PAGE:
On owning your expertise and fighting imposter syndrome

What is an expert, anyway? – Medium – Great essay by @pamelafox on something I’ve been thinking about lately. I’m coming to the end of my first year officially leading a team, and I’m pushing myself to take on new challenges (like speaking at conferences and nominating for awards). It still feels weird though. I struggle to think of myself as an expert in any particular field. I especially identified with this bit:

“I decided a long time ago that I am generally happier pursuing a variety of skills and figuring out how to combine them, versus pursuing a very particular skill and focusing on that for years.”

I like being a generalist, but I can’t shake the feeling that the tech industry values Subject Matter Experts more highly. Who’d be a generalist when you can be a “Node ninja” or “UX specialist,” right? There’s no pithy way to sum up being an integrator, someone who likes bringing a team together to solve a problem or deliver something cool.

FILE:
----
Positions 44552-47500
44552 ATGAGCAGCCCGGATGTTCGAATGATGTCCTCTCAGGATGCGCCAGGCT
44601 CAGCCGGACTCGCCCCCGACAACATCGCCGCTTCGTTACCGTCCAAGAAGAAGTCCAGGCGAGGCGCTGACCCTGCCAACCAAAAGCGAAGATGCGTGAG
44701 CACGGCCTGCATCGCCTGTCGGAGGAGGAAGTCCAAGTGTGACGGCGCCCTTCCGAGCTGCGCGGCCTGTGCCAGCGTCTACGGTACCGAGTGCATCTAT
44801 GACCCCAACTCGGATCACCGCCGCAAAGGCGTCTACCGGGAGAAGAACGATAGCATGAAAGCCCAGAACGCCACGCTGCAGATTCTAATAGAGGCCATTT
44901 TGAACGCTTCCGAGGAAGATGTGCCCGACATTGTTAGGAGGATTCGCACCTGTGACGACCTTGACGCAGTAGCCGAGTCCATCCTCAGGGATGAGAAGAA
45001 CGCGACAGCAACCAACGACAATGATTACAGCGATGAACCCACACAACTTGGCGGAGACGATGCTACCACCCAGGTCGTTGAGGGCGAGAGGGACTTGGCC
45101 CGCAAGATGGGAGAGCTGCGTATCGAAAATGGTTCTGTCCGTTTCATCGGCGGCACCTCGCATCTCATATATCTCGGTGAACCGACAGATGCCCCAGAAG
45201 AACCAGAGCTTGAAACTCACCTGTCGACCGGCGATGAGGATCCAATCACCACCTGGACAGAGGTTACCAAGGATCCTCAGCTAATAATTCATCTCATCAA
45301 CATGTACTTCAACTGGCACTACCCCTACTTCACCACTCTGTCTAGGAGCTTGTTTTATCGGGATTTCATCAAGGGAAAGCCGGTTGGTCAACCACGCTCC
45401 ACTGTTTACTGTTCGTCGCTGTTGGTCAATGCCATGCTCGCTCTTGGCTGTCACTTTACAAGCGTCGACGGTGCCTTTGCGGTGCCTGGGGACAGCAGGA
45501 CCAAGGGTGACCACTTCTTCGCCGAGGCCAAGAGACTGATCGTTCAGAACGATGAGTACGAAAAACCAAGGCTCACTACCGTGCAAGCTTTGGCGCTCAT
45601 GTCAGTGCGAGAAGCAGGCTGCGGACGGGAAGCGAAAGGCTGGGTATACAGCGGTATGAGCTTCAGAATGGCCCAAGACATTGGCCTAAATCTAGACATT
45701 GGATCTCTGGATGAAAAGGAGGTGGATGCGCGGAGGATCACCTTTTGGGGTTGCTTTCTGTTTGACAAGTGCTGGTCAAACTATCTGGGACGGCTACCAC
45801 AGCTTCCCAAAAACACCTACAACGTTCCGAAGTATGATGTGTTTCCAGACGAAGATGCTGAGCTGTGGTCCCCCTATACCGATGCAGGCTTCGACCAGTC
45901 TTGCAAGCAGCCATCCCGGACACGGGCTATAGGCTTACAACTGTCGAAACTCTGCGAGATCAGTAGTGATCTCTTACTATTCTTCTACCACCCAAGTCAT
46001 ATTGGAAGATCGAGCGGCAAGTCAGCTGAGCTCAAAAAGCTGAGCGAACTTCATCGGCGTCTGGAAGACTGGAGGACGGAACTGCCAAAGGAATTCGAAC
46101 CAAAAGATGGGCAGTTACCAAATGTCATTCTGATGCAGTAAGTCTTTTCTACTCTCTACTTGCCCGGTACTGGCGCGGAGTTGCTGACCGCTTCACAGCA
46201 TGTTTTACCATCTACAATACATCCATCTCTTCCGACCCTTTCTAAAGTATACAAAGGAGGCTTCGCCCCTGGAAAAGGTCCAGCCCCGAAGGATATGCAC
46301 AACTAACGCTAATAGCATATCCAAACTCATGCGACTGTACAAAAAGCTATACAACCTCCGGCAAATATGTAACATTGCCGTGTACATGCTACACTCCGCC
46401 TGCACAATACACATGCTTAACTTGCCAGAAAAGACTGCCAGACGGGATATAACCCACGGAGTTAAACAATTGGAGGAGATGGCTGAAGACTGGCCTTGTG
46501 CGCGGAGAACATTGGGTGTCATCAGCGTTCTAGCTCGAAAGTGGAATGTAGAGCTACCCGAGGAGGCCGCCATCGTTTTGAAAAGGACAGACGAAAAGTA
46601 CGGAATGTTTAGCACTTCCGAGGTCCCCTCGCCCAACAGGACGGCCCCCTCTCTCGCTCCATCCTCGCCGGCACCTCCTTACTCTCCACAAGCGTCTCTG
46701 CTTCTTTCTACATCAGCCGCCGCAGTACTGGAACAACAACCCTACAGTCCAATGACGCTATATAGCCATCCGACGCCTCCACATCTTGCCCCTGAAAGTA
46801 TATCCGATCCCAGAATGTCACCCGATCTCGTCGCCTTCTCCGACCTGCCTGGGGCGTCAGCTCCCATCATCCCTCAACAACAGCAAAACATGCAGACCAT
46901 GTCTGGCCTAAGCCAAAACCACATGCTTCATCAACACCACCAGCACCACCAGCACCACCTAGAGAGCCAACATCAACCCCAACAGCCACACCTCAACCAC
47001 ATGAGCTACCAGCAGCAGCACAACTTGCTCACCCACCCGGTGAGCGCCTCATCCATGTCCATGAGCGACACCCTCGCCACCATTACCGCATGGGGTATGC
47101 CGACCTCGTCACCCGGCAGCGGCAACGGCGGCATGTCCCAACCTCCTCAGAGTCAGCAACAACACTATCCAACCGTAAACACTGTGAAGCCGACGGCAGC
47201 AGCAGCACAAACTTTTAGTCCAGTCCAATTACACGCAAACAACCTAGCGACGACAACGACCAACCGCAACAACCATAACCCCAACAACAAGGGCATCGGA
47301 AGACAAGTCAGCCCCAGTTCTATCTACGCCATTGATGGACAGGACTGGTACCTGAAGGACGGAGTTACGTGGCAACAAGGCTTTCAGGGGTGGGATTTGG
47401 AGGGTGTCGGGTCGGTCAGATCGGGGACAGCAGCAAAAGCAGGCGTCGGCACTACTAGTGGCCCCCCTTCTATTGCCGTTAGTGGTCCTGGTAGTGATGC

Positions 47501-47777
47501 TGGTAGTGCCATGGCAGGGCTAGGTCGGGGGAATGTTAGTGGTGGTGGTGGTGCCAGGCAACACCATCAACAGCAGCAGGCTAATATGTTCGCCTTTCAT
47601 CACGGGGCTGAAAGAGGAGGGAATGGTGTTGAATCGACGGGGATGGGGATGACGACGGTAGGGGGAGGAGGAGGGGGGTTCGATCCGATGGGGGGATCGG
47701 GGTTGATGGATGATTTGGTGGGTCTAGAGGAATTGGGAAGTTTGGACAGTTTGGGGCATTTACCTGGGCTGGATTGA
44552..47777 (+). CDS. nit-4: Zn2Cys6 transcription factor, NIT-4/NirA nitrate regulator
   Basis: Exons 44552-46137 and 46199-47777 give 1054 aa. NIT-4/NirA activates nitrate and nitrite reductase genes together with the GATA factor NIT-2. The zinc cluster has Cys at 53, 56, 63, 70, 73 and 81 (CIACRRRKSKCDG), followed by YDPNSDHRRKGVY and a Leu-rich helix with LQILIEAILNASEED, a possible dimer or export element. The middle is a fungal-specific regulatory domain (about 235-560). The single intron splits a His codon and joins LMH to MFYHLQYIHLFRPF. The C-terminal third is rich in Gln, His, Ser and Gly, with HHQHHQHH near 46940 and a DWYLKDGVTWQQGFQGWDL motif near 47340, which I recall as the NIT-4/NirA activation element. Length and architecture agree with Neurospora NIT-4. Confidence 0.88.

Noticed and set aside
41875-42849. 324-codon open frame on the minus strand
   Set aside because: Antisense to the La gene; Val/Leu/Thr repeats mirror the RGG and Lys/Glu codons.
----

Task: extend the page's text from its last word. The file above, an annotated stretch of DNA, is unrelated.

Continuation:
And of course, there’s always the lurking spectre of imposter syndrome. Pamela doesn’t mention it, but I reckon it’s a big part of why a lot of people are hesitant to apply the “expert” label. My brain just falls so easily into the trap of devaluing the things that I’m good at. I can recognise this in other people and tell them why it’s not true, but it’s so hard to counteract the doubts in your own mind. The only strategy I’ve got is to continually push myself to get out there, to apply for new opportunities and challenges and to seek feedback from people I respect. Today I asked someone if they’d be willing to give me a reference for an award, and he replied, “Honestly I’d be delighted and honoured to.” That made my day. I might not consider myself an expert yet, but I’m doing all right.


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  1. Good for you, Kris. 🙂

    And oy vey, impostor syndrome. That one is huge with me. 😛

  2. Interesting, v much like that (valuing specialists over generalists) in medicine too. However, the problem is that this leaves no-one good at looking holistically – we refer people to see eg a kidney doctor for their pain and illness, and they get discharged ‘not a kidney problem’ but we’re no further on.
    Not at all surprised there are colleagues keen to put you forward for awards, Kris.

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